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MySQL Arbitrary Ordering

Posted Jul 1, 2004
Last Updated Jan 22, 2008
Arbitrary Ordering in MySQL

Note: The examples in this article use the world database which you can download from http://www.mysql.com

One frequent problem encountered in MySQL programming is how to get your data in the order that you want. Many times the simple ORDER BY clause is insufficient.

For example, let’s say you know that you are interested in countries where the following languages are spoken: Urdu, Zulu, and Wolof. To find those countries you would be simple:

SELECT * FROM countrylanguage WHERE Language IN (‘urdu’, ‘zulu’, ‘wolof’);

This returns a table of the countries in no particular order.

What if you are most interested in Wolof? You would like country where Wolof is spoken to be returned first.

SELECT * FROM countrylanguage WHERE Language IN (‘urdu’, ‘zulu’, ‘wolof’) ORDER BY Language

This will return Urdu countries first, where ORDER BY Language DESC will return Zulu first.

How can this be done? Some suggest using a temporary table and a join, but I prefer a more elegant (and easier to program) solution. Drum roll please… The CASE statement.

CASE Language
WHEN 'Wolof' THEN 1
WHEN 'Zulu' THEN 2
WHEN 'Urdu' THEN 3
END AS orderMe
FROM countrylanguage
WHERE Language IN ('Urdu', 'Zulu', 'Wolof')
ORDER BY orderMe;

Beautiful, ain’t she? What is going on here?
First, SELECT * will select all columns.
Second, the CASE statement tests the “Language” column. Skip down to END, this is where the structure of the CASE statement ends. After that, AS sets a column name of “orderMe” for the output of the case statement. Back up to the WHERE clauses. In plain English, what happens is if the Language column has the value of ‘Wolof’ then set orderMe to be 1. If it’s ‘Zulu’ orderMe will be 2, etc. If is none of these, make orderMe NULL.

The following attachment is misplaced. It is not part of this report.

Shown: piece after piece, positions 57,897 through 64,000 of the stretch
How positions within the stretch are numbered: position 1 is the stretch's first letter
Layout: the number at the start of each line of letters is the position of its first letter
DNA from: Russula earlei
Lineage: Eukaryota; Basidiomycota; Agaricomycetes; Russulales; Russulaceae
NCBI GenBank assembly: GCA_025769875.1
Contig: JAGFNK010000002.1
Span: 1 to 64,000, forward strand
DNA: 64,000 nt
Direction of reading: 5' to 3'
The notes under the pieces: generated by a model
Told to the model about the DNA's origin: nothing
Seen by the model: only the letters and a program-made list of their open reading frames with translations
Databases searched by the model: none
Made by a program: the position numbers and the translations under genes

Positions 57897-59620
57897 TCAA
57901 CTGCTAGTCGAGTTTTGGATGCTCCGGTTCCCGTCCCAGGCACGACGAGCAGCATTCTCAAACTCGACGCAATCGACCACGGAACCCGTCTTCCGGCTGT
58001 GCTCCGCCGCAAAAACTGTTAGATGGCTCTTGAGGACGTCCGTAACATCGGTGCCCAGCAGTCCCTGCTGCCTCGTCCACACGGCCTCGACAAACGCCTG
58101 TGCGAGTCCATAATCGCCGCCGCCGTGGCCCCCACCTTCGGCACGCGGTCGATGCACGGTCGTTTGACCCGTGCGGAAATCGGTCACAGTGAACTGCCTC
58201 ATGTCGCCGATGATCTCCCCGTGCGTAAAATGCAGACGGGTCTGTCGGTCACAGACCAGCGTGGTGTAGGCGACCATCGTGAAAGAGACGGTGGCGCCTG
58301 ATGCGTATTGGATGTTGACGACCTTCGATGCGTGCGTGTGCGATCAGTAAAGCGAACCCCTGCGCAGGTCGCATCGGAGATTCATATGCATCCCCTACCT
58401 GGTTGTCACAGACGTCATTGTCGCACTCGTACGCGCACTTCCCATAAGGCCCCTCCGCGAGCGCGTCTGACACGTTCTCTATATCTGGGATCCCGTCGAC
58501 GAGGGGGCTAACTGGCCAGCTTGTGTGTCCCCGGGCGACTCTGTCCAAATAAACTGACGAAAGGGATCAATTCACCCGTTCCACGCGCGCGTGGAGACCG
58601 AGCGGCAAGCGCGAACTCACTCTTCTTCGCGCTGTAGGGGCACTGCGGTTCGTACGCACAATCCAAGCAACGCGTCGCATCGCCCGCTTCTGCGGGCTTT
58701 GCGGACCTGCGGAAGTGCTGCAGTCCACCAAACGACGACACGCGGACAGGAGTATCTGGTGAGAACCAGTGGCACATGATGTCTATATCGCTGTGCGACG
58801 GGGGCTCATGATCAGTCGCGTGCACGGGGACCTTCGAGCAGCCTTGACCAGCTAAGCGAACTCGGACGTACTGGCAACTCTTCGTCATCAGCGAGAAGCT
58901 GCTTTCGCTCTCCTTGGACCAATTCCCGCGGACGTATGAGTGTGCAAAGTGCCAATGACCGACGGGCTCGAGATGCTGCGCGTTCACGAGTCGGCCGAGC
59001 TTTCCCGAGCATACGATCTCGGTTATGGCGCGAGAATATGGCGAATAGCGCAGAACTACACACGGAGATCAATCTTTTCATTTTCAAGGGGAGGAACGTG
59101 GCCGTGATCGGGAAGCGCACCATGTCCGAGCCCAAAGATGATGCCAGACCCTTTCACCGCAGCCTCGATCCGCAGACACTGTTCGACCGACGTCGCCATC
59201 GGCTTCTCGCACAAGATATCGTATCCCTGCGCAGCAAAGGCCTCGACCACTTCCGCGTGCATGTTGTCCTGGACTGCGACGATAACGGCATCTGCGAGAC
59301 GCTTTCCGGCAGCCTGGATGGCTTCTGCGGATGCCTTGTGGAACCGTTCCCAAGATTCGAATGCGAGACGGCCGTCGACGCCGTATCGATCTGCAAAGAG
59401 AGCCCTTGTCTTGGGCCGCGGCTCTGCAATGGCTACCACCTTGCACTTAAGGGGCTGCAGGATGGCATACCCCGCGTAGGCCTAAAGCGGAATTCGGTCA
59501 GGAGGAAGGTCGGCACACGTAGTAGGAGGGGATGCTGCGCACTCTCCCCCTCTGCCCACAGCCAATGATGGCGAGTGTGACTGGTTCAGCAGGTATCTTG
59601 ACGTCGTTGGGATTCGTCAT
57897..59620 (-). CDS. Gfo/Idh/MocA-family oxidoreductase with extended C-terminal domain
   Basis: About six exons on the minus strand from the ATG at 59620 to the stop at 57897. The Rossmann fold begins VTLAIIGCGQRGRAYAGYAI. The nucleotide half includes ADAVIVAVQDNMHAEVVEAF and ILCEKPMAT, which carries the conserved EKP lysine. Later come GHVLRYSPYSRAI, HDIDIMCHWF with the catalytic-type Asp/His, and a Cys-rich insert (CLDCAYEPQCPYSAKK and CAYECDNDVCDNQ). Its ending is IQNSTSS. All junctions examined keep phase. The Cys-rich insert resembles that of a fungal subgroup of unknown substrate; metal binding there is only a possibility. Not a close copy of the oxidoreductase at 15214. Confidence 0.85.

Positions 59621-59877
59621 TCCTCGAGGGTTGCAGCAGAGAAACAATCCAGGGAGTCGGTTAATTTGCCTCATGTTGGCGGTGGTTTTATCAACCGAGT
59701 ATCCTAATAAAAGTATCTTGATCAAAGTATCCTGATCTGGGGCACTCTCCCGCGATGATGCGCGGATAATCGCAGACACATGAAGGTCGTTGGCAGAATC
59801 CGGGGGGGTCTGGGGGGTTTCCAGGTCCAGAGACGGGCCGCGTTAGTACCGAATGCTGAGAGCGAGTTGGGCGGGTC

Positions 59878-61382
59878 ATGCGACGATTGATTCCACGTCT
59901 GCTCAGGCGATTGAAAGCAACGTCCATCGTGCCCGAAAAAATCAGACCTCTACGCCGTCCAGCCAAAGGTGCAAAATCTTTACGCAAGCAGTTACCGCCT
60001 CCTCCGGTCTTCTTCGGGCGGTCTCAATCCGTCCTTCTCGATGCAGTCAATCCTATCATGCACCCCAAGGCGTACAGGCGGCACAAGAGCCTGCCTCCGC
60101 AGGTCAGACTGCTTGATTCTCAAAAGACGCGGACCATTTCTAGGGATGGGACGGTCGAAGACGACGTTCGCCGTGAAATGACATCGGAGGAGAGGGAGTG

It then limits the list to the three languages, and most importantly orders the list by the values of orderMe.

This statement first returns the countries that speak Wolof, then Zulu, the Urdu.

Great, you say, how about some practical applications? All right.
E-Commerce: feature certain products at the top of the page by ordering based on an arbitrary list of product IDs.
Document Management: Present the user with a document that matches the language preferences of the user’s browser.
Non-supported languages: Sort using sort orders for language not natively supported by MySQL such as Klingon or that language you and your sister made up. (There are better ways to do this is you have control over your server.)

Knowledge is power. Power corrupts. You are now more corrupted.


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Oct 11, 2011

Very useful bit of SQL, thank you!

I'd like to note that instead of using NULL for the ELSE statement it is better to assign a higher number (999 for example) than the other CASE options.

Let's say you are selecting an unknown number of items from a table. If the results include Zack and/or Zulie you want them to always appear at the top of the results with the rest of the results sorted alphabetically below them. It would work like this:

SELECT `first_name`,
CASE `first_name` WHEN 'Zack' THEN 1 WHEN 'Zulie' THEN 2 ELSE 999 END AS `order_me`
FROM `name_list`
ORDER BY `order_me`, `first_name`;

This will force Zack and Zulie to appear at the top of the list and all other names will be alphabetized below them. If NULL is used instead of 999 then Zack and Zulie will actually be forced to the *bottom* of the list, the opposite of the intended result.


Aug 13, 2010

This is dumb. MySQL already has a tool for this purpose:


FROM countrylanguage

WHERE Language IN ('Urdu', 'Zulu', 'Wolof')

ORDER BY FIELD(Language, "Wolof", "Zulu", "Urdu");

Andrew Penry

Aug 13, 2010

Sure enough, you are correct. ORDER BY FIELD is another great way of doing this. You can also use  ORDER BY  FIND_IN_SET(Language,"Wolof,Zulu,Urdu") which takes a comma separated list in one string.


Jul 29, 2014

I disagree. I've tested ORDER BY FIELD and it's very unstable (it basically never does what I want on my end).

The solution presented on this post has arrived after a few hours of research and (failed) attempts, and provided me with a syntax I had never heard about.

Thanks Andrew!

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